The introduction of many Statutes, such as the Offence Against Persons Act 1861 or the Theft Act 1968 as examples, have unnecessarily imported the details of common law crimes into statutory jurisdiction.  If punishment is administered as a result, without open and informed consent to this form of summary justice, there is a clear conflict with our common law Constitution.  Specifically, according to common law, all individuals are innocent until proven guilty and cannot be punished by fines or loss of liberties, except according to the judgment of a trial by a jury of their equals.  

In 1929, Lord Hewart of Bury, Lord Chief Justice of England, gave clear warnings of the capacity for the abuse of statutory power in his aptly titled book ‘The New Despotism’.  He discussed, among other things, how ministers of Parliament were making delegated legislation to install legal instruments of authoritarianism which were untouchable by Parliament or the Courts.  Chapter 4 of this book was appropriately titled “Administrative Lawlessness”.  This book unsurprisingly caused a constitutional and political storm.  It was rumoured that Whitehall considered an attempt to boycott the book.  

 The main points of criticism of Lord Hewart’s report were as follows: -

In response the British Government appointed the “Committee on Ministers’ Powers” to review the powers of ministers.

Lord Hewart’s complaints were substantially confirmed in the resulting report, which indicated that the powers conferred upon ministers by statute should be closely watched and strictly defined.   
Lord Hewart's spirited protest in The New Despotism against the tendency of the Government Departments to exercise not merely legislative but also judicial functions, was no doubt partly responsible for the appointment in 1929 of the exceptionally strong Committee on Ministers' Powers. His complaints are substantially confirmed in its Report, which indicates that the powers conferred upon Ministers by Statute should be closely watched and strictly defined. On the legislative side it is doubtless impossible for Parliament, overworked and hampered by its own procedure, not to leave the Departments the power of making rules and regulations concerning endless details. But Parliament could and should adopt at once the Committee's suggestion that a Standing Committee should examine every Government Bill and see that the rule-making function is duly circumscribed. It is even more important that Ministers should refrain from making judicial decisions, taking upon themselves the work of the Courts and often making the citizen feel that he is denied justice. The Committee's Report demands not merely close attention but immediate action. Departmental autocracy may have been less evident since the War, but it is still a serious menace to our liberties.” The Spectator, p.2, May 14, 1932.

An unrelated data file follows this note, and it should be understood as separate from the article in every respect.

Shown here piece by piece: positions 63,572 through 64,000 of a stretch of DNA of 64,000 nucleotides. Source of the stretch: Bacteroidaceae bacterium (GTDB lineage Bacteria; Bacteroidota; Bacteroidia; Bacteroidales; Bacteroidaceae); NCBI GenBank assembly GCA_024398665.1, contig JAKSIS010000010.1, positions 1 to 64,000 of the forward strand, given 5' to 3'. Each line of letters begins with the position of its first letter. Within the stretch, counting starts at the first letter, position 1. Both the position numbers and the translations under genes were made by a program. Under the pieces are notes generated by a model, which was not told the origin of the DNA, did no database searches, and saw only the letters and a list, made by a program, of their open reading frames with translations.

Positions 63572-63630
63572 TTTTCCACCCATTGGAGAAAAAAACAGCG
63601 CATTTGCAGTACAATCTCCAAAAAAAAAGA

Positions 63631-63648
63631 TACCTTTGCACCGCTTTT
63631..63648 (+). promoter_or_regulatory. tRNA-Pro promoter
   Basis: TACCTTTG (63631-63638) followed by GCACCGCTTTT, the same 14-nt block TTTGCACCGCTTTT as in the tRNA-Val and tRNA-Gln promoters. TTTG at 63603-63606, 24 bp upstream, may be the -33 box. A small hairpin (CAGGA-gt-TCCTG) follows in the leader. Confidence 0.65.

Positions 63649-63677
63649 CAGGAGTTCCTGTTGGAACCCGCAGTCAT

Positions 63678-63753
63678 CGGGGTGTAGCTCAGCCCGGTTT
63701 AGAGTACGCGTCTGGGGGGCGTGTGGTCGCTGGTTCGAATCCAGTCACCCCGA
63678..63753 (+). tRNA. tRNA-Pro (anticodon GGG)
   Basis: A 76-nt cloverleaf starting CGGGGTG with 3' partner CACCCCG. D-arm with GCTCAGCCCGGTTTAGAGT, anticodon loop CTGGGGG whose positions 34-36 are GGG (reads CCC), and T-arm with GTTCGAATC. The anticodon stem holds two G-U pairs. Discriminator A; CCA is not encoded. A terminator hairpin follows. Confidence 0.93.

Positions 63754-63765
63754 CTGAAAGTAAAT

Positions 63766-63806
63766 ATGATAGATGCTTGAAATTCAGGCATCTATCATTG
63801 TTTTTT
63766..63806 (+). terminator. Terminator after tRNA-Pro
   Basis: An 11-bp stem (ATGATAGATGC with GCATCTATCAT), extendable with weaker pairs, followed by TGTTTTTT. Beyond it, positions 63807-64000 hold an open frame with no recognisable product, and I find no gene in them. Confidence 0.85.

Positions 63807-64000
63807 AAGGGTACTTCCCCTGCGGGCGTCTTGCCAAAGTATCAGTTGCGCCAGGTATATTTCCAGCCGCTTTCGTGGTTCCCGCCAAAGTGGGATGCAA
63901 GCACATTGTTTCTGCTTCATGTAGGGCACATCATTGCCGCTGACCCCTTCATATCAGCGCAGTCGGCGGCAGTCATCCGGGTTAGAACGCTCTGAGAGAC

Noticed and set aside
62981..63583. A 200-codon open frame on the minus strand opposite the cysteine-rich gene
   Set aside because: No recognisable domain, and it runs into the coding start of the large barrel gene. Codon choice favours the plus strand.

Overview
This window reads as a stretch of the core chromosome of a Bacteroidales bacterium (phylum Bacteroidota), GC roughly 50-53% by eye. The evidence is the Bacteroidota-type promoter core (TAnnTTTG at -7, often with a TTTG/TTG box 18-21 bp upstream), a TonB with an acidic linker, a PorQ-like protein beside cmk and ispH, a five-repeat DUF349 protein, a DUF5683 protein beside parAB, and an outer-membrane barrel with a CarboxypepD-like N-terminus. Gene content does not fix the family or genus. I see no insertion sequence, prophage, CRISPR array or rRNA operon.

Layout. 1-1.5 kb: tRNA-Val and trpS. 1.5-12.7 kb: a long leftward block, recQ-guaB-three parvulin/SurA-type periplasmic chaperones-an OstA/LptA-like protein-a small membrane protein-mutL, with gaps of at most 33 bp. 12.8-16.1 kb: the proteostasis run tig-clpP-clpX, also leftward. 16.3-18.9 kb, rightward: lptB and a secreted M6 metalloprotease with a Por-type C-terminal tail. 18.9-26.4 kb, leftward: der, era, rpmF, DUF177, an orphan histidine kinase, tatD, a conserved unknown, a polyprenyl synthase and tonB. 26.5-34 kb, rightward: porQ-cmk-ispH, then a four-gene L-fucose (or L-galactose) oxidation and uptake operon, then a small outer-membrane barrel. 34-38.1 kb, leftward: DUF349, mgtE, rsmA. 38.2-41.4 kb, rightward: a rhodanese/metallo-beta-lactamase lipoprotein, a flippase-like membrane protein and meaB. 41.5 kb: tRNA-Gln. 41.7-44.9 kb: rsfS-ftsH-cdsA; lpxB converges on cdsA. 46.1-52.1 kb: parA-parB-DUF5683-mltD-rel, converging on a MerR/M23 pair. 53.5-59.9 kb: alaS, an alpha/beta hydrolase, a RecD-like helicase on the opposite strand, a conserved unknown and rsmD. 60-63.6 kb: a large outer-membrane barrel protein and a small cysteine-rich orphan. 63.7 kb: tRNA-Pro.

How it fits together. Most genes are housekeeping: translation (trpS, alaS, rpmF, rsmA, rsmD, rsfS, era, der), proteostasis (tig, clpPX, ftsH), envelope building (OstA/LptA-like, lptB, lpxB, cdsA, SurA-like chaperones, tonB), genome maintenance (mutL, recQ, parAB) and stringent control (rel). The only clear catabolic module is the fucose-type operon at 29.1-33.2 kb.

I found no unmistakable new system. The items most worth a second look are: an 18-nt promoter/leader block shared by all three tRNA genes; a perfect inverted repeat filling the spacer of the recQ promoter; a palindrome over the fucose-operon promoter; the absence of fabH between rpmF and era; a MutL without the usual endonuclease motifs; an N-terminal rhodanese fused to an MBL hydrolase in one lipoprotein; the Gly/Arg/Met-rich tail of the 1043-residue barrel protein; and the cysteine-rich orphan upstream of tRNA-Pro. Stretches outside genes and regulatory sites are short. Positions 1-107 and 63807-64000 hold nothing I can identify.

Whilst Lord Hewart’s efforts may have stunted and slowed the administrative 'power-grabbing' process, it definitely did not stop the drive and rot of subversion from within. If you need proof of this fact, try gaining access to a properly convened common law court in Britain today.

If the constitutional practice of granting Royal Assent had been more vigorously scrutinised, the encroachment of statutory legislation into the jurisdiction of our common laws would not be permitted.  (Please see this post - Failed Constitutional Checks and Balances.)

This use of statutory legislation is not invalidating common law, as the common laws of the land exist in a higher jurisdiction, beyond the reach of parliamentary Statutes and Acts.  However, it is the growth in the appearance of the dominance of statutory jurisdiction that is having the deliberate effect of bureaucratically obscuring common law in a false appearance of obsolescence. The common law still exists and holds all its power for those who understand it and wish to access its protection.  It is only the People’s awareness which has been eroded.  Conversely it is through increased public awareness of this matter that some redress can be sought.

When viewing the global picture and observing the same pattern of growth of Roman Civil Law in other common law nations, the appearance of a background agenda emerges.  This practice appears to have a definite and very long-term purpose of subtly steering the direction of our future governance towards the dominance of State power, not just nationally but internationally, at the expense of the true common law democracy of the People.

Common law courts are being properly convened in Britain and other nations, not by the State but by the People.  Their success now depends upon the awareness and the will of the People to support them.  (www.commonlawcourt.com)